There is nothing quite like the smell of bread baking—that warm, nutty aroma that fills your olfactories and makes you toss caution to the wind and reach for yet another slice. After our recent tortilleria visit, we would argue the same can be said for fresh tortillas. New Mexico has some incredible artisan bakers, experimenting with a variety of grains and gluten-free options, and this is just a small sampling of what is out there. Because of the pandemic, our travel radius was limited for this edition of Eight around the State, so if you have the lowdown on other wonderful artisan bakeries around the state, drop us a line and we will be sure to check them out in the future.

The Ferm Brinery and Bakehouse

What we are eating: Tamaya Blue blue cornmeal sourdough, and we purchased freshly milled spelt flour and a sourdough starter to make our own bread.

Worth noting: All of The Ferm breads are made with at least 50 percent freshly milled whole grains. Biodiversity in grain is important, and they strive to include at least two varieties of grain in each loaf. They mill many of their flours fresh every day and also make several of their house-milled flours available for purchase.

Find: Fresh loaves at The Acre, Zendo, and Downtown Growers’ Market. Place your order by Wednesday at midnight for Saturday delivery in Albuquerque.

Bread Shop

What we are eating: Seedy Rye, The Cookie, and baguette

Worth noting: Bread Shop specializes in naturally leavened bread that is dark, caramelized, crusty on the outside, and moist on the inside. Their breads are made from mostly organic grains milled in southern Colorado, Arizona, and Utah. The sesame-loaded cookies, known as The Cookie, are a hot-selling item.

Pro tip: Bread Shop’s loaves and focaccia regularly sell out by early afternoon, but you can pre-order online starting Wednesday morning for pickup Thursday through Sunday 10 am–2 pm.

Find: 1708 Lena, Santa Fe,

Kind Bread Company

What we are eating: Sourdough bagels and pretzels

Worth noting: Everything Kind Bread Company makes, from pretzels and bagels to bread and chocolate chip cookies, is sourdough. Their sourdough is fermented for 24 to 48 hours before hitting the oven. Varieties are ever changing with the seasons and experimentation. Breads available include the traditional sourdough loaf, caraway rye, demi-baguettes, green chile cheddar sourdough, and parmesan and black pepper sourdough, among others.

Find: 201 S Solano Dr, Las Cruces,

Tortilleria Cuauhtemoc

What we are eating: White corn tortillas

Worth noting: These freshly made corn tortillas are definitely the best we’ve ever had. Two dollars and fifty cents will get you two dozen. Trust us, once you try these, you will never buy them at the grocery store again.

Pro tip: Ask if they have any warm tortillas in the back versus grabbing them from the shelf. The sweet smell of fresh, warm tortillas will make it impossible to keep your hands off of them while you’re driving home.

Find: 844 Bridge Blvd SW, Albuquerque

Revolution Bakery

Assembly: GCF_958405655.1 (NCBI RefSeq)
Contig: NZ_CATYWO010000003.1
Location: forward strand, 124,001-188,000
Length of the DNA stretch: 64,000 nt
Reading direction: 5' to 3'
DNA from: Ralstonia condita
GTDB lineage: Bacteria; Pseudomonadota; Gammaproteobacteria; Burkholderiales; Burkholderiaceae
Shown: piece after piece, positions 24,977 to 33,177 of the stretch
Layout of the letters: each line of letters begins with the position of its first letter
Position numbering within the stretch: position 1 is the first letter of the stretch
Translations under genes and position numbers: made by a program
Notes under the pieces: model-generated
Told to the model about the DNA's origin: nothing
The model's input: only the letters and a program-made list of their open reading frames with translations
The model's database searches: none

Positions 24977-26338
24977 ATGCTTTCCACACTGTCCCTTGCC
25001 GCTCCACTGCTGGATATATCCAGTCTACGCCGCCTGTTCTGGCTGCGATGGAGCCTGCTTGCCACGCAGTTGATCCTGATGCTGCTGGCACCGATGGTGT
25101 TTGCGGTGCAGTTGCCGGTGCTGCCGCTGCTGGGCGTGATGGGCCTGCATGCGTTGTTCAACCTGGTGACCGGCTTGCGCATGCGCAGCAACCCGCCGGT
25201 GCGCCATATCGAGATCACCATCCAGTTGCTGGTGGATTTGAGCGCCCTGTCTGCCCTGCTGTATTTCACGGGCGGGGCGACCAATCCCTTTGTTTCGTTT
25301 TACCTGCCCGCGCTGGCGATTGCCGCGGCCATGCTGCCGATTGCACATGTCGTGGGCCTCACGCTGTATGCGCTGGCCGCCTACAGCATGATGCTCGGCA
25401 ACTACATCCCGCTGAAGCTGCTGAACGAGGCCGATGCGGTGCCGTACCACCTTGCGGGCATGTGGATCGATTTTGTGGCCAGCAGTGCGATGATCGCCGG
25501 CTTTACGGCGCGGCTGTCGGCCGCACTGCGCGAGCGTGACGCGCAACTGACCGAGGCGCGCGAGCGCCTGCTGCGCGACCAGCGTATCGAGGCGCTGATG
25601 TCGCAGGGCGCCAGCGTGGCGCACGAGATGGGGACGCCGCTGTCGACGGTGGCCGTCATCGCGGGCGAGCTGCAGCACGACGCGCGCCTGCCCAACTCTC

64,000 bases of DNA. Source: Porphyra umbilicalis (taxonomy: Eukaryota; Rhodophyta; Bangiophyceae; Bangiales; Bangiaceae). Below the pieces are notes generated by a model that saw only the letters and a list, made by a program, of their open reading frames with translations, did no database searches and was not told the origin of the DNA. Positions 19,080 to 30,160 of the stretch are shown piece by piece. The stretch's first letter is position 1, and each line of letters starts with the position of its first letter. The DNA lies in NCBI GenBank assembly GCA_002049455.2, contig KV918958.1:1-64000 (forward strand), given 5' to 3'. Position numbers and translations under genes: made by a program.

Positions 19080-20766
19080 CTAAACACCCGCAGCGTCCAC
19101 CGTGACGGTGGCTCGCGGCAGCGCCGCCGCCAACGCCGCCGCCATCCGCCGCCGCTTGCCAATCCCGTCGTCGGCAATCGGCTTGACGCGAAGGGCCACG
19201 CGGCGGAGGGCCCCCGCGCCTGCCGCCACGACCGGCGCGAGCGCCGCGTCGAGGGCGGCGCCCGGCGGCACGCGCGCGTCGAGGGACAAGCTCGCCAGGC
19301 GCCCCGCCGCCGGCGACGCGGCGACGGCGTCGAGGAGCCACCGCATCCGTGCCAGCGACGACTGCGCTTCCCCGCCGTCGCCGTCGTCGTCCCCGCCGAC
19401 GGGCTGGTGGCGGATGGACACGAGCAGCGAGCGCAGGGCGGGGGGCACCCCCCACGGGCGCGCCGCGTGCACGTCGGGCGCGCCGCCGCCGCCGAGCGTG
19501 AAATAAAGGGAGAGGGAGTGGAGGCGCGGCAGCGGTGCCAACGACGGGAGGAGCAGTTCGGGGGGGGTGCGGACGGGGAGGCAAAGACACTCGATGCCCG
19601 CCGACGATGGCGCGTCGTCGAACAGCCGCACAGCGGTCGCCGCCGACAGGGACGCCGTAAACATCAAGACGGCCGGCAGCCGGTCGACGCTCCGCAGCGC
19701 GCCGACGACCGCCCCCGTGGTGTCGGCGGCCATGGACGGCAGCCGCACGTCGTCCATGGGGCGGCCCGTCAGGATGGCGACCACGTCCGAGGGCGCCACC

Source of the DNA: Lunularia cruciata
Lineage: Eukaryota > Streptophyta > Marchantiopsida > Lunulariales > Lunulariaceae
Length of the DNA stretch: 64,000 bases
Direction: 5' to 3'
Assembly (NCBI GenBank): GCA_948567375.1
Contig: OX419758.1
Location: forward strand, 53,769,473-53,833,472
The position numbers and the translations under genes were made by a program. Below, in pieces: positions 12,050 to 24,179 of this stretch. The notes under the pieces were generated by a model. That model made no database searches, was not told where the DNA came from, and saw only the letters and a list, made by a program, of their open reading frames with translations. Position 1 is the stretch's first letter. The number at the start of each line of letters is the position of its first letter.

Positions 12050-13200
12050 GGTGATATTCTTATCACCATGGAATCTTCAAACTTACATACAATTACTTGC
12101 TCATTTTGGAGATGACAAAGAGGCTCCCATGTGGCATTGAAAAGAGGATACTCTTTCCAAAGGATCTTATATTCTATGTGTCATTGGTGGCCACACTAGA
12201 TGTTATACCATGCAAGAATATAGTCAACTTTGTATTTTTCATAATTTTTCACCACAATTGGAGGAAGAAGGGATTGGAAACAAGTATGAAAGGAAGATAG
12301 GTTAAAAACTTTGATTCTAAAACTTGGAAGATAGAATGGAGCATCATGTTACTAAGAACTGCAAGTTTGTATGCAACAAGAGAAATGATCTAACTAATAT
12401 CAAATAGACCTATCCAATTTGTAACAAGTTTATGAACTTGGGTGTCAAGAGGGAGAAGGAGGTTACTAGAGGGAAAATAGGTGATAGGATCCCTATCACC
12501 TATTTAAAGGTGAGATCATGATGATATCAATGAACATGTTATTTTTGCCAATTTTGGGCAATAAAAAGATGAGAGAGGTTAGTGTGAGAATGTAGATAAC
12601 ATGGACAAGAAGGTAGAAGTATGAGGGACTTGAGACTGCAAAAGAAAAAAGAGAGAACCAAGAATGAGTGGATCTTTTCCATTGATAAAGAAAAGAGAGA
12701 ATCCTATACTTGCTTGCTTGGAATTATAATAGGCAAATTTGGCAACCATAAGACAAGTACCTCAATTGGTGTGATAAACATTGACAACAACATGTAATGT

What we are eating: Brioche, multigrain loaf, blueberry scones, croissants, and cinnamon oat muffins

Worth noting: Revolution Bakery is 100 percent gluten-free and organic, and they aim to serve the best bread and pastries you have ever had. From focaccia to quiche and brownies to pumpernickel, just about every baked good you can imagine is prepared without wheat at Revolution.

Find: 418 Cerrillos in Santa Fe on Fridays from 10 am to 1 pm for bread pickup only, and Albuquerque pop-up every Saturday from 9 am to 12 pm at 616 Lomas NW.

Bosque Baking Company

What we are eating: Khorasan wheat sourdough and savory empanadas made with seasonal ingredients

Worth noting: With six-dollar sourdough loaves and three-dollar baguettes, Bosque Baking is one of the more moderately priced bakeries around. Their sourdough is quintessential, crusty outside and airy inside, and with the perfect balance of fermented tanginess. The chocolate chip cookies are notorious.

Find: 922 Coal Ave SW, Albuquerque,

Farmhouse Café and Bakery

What we are eating: Olive loaf

Worth noting: Farmhouse Café and Bakery in Taos sources the majority of its ingredients within miles of the café. Many menu items, which often come with gluten-free and vegan options, vary somewhat from season to season. Their croissants are a house specialty and worth every buttery calorie. Dining alfresco at Farmhouse Café is second to none, with a spectacular view of the Sangre de Cristo Mountains.

Find: 1405 Paseo Del Pueblo Norte, El Prado,

Ihatov Bread and Coffee

What we are eating: Butter Milk Biscuit, cinnamon roll, and a loaf of buckwheat flour with amaranth seeds

Worth noting: Ihatov, pronounced EE_HAH_TOV, means land of the harmonious. With racks of bread and the sweet smell of baked goods wafting over you as soon as you walk in the door, harmony does seem to be all around. The three-dollar biscuits are a true star, not your traditional flaky biscuit, but soft and sweet. The texture is achieved with additional buttermilk and butter—crunchy on the outside, creamy on the inside. We’ll take the biscuit over donuts any day.

Find: 3400 Central Ave SE Albuquerque,

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Edible celebrates New Mexico's food culture, season by season. We believe that knowing where our food comes from is a powerful thing. With our high-quality, aesthetically pleasing and informative publication, we inspire readers to support and celebrate the growers, producers, chefs, beverage and food artisans, and other food professionals in our community.